Attention Physics Buzz Blog fans. We've got a special treat for all of our loyal readers. This post will be the first in a series running all this week from the recent Origins Institute kick-off event. The four day event included presentations and discussions from leading scientists that delve into the origins of life and the universe. The following was written by our southwest correspondent Alaina Levine from The University of Arizona and Quantum Success Solutions. Stay tuned for full coverage of the physics of the meeting, culminating with an exclusive two-part interview with Brian Greene at the end of the week!
Origins: The Big Questions, Disagreements and Laughter Amongst Scientists, and Hangin' with Frank Wilczek
By Alaina G. Levine
While the nation is embroiled in economic woe and stimulus skepticism, famed physicist and author Lawrence Krauss launched a new type of stimulus plan in the desert of Arizona last weekend that has guaranteed results. The currency here was not money, but rather something some might argue provides much more wealth than any lucre: scientific knowledge, thought and discussion on the origins of everything.
How did the Universe Begin? How did life arise? How do 70 of the world's top scientists behave when assembled in a room together? These are some of the questions that were addressed, whether intentionally or by accident, at the first ever Origins Symposium, held April 3-6, 2009 in the Phoenix area.
Organized by Krauss, who until 2008 was a professor of cosmology at Case Western Reserve University, the symposium served as the kick-off event of Arizona State University’s (ASU) Origins Initiative, for which Krauss now serves as Director. The Symposium, which brought scholars (including Nobel Laureates) together from such diverse disciplines as physics, linguistics, planetary science, physical anthropology, and evolutionary biology, was organized with the most basic question in mind: Where do we come from?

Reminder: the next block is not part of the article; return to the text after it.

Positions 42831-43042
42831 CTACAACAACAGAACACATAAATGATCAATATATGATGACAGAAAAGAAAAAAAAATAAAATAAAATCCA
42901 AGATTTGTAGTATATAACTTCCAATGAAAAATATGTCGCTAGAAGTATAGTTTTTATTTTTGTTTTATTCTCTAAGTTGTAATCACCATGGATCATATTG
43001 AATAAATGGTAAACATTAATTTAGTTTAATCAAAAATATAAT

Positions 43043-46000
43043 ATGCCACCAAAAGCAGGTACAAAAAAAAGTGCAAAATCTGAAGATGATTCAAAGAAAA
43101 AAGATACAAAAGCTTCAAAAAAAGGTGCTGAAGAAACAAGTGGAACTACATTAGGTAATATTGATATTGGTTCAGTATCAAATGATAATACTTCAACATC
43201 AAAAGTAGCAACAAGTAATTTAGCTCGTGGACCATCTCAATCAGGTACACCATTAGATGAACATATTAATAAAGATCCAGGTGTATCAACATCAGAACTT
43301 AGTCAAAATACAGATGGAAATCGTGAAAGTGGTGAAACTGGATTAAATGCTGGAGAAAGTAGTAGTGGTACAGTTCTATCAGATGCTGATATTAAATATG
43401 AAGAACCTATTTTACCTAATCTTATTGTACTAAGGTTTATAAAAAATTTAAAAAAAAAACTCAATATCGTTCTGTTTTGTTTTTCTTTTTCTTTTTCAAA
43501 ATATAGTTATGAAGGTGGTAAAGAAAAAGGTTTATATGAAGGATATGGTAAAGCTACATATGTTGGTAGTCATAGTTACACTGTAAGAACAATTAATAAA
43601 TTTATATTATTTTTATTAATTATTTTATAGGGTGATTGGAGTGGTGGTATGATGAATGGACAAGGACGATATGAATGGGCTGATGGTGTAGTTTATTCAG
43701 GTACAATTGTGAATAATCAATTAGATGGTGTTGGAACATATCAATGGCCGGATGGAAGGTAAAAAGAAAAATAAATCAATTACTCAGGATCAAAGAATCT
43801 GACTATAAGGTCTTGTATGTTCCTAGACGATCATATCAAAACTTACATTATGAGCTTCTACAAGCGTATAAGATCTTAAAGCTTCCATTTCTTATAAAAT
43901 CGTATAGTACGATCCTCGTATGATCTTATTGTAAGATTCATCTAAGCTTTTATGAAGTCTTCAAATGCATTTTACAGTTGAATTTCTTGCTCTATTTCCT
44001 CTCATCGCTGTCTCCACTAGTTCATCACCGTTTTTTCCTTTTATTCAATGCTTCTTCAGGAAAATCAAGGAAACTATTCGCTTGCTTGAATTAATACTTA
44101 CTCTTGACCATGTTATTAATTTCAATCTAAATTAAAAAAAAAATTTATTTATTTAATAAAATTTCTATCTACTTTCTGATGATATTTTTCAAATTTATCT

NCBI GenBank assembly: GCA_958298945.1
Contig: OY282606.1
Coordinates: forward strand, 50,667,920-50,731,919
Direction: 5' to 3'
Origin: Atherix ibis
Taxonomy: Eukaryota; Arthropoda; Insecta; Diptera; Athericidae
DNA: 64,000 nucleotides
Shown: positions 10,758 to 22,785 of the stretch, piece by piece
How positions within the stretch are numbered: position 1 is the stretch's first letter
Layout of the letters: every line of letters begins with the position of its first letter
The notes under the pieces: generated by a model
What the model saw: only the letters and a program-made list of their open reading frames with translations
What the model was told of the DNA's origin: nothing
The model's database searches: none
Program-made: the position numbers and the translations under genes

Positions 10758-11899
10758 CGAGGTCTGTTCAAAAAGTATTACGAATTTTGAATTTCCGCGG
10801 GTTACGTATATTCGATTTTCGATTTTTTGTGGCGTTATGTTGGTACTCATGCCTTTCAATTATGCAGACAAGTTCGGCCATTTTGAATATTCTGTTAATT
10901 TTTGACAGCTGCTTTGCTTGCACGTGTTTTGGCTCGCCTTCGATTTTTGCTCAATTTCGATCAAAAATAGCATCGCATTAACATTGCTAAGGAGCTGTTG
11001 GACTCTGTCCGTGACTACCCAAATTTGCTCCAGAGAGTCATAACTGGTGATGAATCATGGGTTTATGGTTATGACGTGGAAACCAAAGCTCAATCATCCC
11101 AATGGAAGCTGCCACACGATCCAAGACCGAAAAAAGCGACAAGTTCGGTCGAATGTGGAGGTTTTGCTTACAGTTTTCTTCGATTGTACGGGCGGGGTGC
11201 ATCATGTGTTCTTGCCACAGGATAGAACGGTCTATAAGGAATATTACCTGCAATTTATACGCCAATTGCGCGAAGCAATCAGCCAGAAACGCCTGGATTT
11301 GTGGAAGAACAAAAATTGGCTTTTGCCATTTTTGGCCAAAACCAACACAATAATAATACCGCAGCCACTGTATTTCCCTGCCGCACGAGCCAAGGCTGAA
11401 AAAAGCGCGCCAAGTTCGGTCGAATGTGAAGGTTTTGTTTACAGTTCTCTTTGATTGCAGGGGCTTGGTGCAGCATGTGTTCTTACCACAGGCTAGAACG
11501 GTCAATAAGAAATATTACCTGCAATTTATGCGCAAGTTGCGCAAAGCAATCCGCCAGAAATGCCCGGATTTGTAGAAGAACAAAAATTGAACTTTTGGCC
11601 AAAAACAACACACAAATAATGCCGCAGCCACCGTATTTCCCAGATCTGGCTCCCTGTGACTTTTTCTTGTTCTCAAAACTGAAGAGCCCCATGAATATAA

For three days scientists gave lectures and led discussions and arguments on the fundamental questions of our origins, from the dawn of the universe to the genesis of social networks. While much of the Symposium was limited to the scientists themselves, the entire experience was webcast live and will be archived on the Origins (origins.asu.edu) website for anyone to view in the future.
There were also plenty of opportunities for the public to hear from and interact with the scholars. There was a live radio broadcast of NPR's Science Friday with Ira Flatow and two panels of notable scientists such as Brian Greene and Steve Weinberg, and a full day of seminars, capped with a virtual presentation by Stephen Hawking. (Hawking was originally scheduled to give his presentation in person, but a chest infection and a warning from his doctor prevented him from flying. Instead, he pre-recorded his lecture and his daughter Lucy Hawking, with whom he has written a children's science book, came and introduced his virtual address.)
Pre-symposium activities included a panel discussion for ASU students with significant science writers and editors from such publications as The New York Times, Scientific American, and The Washington Post. Claudia Dreifus, a Contributing Writer with the New York Times Science Times, commenced the panel by declaring "Lawrence Krauss has managed to assemble the largest amount of intellectual and argumentative people in the desert since Moses.
(images courtesy of Origins-Edge)